The nip of the first chill in the air. The colorful foliage. The pumpkin spice everything. Oh yeah, and the long list of home maintenance tasks awaiting you at the start of the season.
The postsummer months are a critical time for knocking out routine home maintenance to keep your household running smoothly into winter. Luckily, many of these tasks are easy DIY projects.
Check windows and doors
Lower temperatures mean higher thermostat settings, and anyone in a cold climate knows the pain of opening a gas bill in the dead of winter. To keep cold air out and utility bills in check, check all of your windows and doors for air leaks. If your issues are minor, a few low-budget options to fix leaky doors and windows include caulking around gaps, adding or updating the weatherstripping, and using foam sealant.
Clean the chimney
If you have a fireplace, fall is a great time to give it a thorough cleaning and inspection. Maintaining a clean fireplace is the simplest and best way to remove creosote, a byproduct of wood combustion that contains tar and toxins. Eliminating this from the chimney liner and the smoke box reduces the risk of a fire. If you’ve been keeping up with cleaning your chimney on a yearly basis, you can handle this task on your own, as long as you feel capable of using an extension ladder to get to the roof and scrub the chimney.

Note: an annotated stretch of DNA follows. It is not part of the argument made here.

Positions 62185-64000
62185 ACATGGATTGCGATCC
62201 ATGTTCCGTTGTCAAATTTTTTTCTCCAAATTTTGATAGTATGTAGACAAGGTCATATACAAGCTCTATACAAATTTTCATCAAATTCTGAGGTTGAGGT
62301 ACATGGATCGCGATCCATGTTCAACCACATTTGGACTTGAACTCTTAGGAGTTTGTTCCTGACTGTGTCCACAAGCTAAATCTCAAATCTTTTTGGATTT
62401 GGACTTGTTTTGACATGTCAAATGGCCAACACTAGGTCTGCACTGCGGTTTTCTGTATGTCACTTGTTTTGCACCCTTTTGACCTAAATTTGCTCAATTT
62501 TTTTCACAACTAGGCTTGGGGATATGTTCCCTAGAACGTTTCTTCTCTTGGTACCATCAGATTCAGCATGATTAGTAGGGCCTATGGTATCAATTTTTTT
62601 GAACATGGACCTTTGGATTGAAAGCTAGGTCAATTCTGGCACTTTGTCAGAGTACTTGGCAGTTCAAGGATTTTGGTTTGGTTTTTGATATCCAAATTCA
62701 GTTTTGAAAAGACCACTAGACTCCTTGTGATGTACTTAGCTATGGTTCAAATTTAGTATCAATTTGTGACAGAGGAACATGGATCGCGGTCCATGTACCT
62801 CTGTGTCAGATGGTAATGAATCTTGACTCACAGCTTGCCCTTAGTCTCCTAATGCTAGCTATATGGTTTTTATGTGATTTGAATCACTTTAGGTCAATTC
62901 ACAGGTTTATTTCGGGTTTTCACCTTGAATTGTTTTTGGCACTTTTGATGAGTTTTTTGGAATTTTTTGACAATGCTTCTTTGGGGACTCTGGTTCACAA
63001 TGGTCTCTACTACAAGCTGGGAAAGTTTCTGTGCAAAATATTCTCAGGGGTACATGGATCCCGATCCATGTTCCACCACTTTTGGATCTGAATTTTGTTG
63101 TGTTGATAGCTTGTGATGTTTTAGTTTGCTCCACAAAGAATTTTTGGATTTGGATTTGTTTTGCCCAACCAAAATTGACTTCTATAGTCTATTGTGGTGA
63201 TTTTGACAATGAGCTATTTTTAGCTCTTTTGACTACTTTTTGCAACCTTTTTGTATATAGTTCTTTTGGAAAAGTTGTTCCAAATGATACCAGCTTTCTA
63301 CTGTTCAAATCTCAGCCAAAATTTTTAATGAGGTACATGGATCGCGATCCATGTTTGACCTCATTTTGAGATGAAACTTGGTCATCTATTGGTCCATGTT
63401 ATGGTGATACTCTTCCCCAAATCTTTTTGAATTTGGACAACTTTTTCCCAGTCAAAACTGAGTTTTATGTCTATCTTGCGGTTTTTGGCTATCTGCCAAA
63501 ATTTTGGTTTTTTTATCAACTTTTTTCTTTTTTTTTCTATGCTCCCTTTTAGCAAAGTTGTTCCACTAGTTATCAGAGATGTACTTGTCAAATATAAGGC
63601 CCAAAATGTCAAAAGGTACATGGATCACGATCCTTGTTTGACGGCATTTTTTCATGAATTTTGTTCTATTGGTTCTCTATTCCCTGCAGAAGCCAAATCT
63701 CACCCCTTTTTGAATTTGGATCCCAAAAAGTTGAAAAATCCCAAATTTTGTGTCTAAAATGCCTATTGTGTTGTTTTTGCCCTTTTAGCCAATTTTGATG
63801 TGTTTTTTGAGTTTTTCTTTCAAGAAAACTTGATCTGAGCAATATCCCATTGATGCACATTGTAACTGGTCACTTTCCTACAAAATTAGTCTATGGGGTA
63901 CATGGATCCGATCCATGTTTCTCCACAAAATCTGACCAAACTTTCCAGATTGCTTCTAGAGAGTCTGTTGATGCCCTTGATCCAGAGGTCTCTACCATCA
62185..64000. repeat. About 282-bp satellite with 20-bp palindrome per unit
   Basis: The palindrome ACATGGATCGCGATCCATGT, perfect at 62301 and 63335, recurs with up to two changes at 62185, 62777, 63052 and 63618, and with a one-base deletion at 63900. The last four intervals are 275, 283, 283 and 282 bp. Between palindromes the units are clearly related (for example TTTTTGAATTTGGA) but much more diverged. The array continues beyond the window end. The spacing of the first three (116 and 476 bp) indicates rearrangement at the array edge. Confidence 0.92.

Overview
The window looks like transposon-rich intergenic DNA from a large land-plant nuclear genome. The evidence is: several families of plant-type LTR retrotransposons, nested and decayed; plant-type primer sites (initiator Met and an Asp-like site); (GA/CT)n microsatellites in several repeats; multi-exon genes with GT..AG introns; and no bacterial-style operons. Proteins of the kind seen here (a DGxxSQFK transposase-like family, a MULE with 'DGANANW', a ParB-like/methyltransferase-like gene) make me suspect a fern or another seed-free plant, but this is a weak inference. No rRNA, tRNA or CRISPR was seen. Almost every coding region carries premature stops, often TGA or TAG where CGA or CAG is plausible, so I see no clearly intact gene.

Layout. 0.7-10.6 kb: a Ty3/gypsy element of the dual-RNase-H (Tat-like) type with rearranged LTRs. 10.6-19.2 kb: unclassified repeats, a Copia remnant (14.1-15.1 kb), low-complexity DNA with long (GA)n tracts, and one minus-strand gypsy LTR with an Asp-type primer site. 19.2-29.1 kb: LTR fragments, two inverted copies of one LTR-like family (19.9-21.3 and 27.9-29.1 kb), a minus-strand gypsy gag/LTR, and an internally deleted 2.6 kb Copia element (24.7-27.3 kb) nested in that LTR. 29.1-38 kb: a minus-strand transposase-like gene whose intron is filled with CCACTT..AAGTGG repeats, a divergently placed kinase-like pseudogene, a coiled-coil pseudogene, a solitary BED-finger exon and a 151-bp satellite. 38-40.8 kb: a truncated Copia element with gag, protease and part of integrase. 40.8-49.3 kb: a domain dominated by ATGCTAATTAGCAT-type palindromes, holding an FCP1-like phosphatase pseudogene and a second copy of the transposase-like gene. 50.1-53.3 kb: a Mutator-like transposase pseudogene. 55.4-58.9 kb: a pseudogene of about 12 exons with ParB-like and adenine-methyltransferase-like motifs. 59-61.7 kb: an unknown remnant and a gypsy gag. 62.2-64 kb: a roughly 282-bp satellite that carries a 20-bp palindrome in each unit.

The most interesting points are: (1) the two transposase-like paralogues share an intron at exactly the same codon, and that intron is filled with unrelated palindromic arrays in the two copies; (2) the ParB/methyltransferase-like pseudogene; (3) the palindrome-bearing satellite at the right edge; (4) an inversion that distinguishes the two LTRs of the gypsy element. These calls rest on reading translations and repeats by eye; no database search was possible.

Run ceiling fans in reverse
The hot, humid days of summer are officially in the rear-view mirror (in most parts of the country, at least). That’s why now is the perfect time to start thinking about reversing the direction of fans in the home to make the space warmer. Reversing the direction of your ceiling fans helps circulate warm air near the ceiling back into your living space. All you need is a ladder or stool for this task—and make sure the fan is off. Then simply flip the switch that is commonly found on the side of the motor to change the fan’s direction.
Clean the gutters
Throughout the year, your gutters fill up with leaves, sticks, and other debris. Failing to clear this gunk from your gutters can mean rain and melting snow won’t be able to drain easily—potentially causing seepage and leaks into your home. If you’re comfortable climbing on a ladder to clean your gutters, this is a DIY-friendly task. Using a bucket, gutter scoop, and heavy-duty gloves, you can remove any debris found in your gutters. Use a hose to wash away any remaining debris and to make sure the downspouts are working properly.Questions? Contact Scott Lawson Today!